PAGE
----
The latest data from our Member Market Survey has just been released by the Victoria Real Estate Board. Each month, agents who’ve completed a transaction while acting for a buyer are polled on various questions about their buyers. The goal is to get a snapshot of the situation on the street directly from agents who are actively involved serving their clients.

Highlights from this month’s data:

  • First-time buyers represent the largest segment of the buying population, with 36.5% identified as such
  • Interestingly, the number of people moving from a single family home to a condo or townhouse was nearly the same as those moving from one property to a similar one.
  • Single females bought more houses last month than single males.
  • Only one buyer came from outside of Canada last month.

Check out the full details of this month’s survey here.

Tim Ayres – Sooke Real Estate Professional

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BC and Vancouver Island Recessions, Potholes, Flooding, Gas Prices, And Other Things Amiss

storm_clouds_over_swifts_creek

What the hell? I leave the Island for 10 days and it falls apart on me?

I got back on late Sunday night from a week in Mexico to attend my cousin’s wedding and generally unplug from the world for awhile. On that note, an all-inclusive resort with 40 friends and family and really expensive internet connections is a great stress reliever. Before that I spent a couple days on the mainland with (different) friends and (same) family to ring in the new year (kinda lame) and go skating at Richmond’s fabulous new Olympic Speedskating Oval (totally sweet).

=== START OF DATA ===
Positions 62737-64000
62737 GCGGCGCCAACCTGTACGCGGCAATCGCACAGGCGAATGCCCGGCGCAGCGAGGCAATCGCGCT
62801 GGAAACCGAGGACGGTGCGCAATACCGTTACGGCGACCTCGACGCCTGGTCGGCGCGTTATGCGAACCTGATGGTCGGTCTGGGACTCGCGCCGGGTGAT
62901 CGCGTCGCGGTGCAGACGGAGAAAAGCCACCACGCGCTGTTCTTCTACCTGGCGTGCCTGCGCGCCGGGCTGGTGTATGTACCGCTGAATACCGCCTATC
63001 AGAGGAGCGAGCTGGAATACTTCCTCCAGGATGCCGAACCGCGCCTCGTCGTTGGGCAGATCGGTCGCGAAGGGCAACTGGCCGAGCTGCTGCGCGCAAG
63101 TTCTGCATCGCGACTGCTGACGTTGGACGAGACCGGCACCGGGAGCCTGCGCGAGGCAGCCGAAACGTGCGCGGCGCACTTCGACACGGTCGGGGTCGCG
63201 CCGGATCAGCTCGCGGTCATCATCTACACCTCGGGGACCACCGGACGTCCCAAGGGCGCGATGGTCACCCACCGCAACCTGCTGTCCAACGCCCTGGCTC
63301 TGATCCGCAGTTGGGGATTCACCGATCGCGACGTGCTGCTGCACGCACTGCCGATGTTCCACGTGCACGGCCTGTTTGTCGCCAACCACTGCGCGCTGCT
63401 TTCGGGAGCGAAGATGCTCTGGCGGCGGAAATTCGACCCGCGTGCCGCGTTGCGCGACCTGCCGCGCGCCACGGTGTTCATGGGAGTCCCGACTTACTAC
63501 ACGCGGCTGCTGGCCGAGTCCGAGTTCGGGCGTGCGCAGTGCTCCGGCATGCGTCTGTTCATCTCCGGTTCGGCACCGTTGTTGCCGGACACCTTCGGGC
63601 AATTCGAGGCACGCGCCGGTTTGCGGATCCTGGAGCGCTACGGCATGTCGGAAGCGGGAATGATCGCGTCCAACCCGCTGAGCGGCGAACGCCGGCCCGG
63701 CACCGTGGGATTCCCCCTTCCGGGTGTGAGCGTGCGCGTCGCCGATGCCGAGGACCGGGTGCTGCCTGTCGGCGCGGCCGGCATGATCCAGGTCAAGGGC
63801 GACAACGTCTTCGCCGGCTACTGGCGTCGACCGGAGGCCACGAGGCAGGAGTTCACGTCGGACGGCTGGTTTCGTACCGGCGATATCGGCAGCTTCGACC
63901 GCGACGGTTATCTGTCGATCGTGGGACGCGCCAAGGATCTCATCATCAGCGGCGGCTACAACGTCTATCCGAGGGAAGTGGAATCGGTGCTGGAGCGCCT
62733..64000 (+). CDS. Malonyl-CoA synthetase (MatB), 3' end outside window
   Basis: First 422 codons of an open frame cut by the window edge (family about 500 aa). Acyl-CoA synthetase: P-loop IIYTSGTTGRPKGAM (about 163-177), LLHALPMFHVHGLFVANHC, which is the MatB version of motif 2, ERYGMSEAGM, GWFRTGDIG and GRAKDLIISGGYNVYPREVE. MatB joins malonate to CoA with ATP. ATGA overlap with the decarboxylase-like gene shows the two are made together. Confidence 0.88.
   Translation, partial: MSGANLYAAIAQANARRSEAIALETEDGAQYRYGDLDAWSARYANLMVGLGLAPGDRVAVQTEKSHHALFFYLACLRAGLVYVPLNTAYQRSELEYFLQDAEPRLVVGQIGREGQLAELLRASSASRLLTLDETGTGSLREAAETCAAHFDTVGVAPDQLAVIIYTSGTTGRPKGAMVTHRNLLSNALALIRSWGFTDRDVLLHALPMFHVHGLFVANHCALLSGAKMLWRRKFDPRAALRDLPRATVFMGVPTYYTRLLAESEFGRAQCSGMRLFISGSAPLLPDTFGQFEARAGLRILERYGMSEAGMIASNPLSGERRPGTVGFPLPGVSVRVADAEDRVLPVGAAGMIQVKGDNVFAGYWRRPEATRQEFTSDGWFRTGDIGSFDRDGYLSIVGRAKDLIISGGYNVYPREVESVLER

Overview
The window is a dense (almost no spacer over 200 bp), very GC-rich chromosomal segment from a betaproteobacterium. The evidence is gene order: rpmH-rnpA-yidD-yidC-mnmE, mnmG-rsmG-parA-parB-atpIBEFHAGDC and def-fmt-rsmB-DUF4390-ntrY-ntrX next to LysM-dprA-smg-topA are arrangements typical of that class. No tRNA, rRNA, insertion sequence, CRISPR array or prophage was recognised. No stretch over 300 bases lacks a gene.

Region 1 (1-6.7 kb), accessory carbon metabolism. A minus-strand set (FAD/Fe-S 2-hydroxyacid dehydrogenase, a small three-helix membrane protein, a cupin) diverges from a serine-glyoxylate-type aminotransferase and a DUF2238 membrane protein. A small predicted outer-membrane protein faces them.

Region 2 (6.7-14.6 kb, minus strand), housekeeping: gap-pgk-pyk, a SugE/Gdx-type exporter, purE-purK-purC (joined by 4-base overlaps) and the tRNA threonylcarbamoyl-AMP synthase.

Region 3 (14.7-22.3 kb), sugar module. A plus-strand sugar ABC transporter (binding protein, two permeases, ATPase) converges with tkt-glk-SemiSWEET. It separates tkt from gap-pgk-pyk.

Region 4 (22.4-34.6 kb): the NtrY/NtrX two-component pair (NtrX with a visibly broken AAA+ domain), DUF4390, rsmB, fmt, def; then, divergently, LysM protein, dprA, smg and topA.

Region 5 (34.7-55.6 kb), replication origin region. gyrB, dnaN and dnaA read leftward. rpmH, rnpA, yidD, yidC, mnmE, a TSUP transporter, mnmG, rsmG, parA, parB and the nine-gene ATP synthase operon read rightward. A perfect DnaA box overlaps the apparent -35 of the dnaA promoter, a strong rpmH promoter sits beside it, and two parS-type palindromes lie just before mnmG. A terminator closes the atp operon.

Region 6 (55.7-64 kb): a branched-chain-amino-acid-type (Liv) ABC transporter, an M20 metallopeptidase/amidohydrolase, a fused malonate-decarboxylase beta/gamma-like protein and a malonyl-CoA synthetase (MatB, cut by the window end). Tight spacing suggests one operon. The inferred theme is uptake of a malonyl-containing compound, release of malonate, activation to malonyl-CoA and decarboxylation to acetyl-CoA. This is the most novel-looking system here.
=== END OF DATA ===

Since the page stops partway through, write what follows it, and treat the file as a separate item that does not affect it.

flood

So, being unplugged for a week (well, that and not being geographically co-located with the weather system) caused me to miss most of the weather chaos. It would suck to live in Port Renfrew about now, what with the main highway being washed out and all. Sooke Road (aka Provincial Highway 14), for those not in the know, is a complete disaster all the way along. Sooke Potholes no longer refers to the swimming hole on the Sooke River, but I bet there are some on the road big enough to swim in. I managed to ruin a perfectly good rim and tire on my car by hitting a huge one on Tuesday evening. Mainroad Contracting is going to get a nice letter.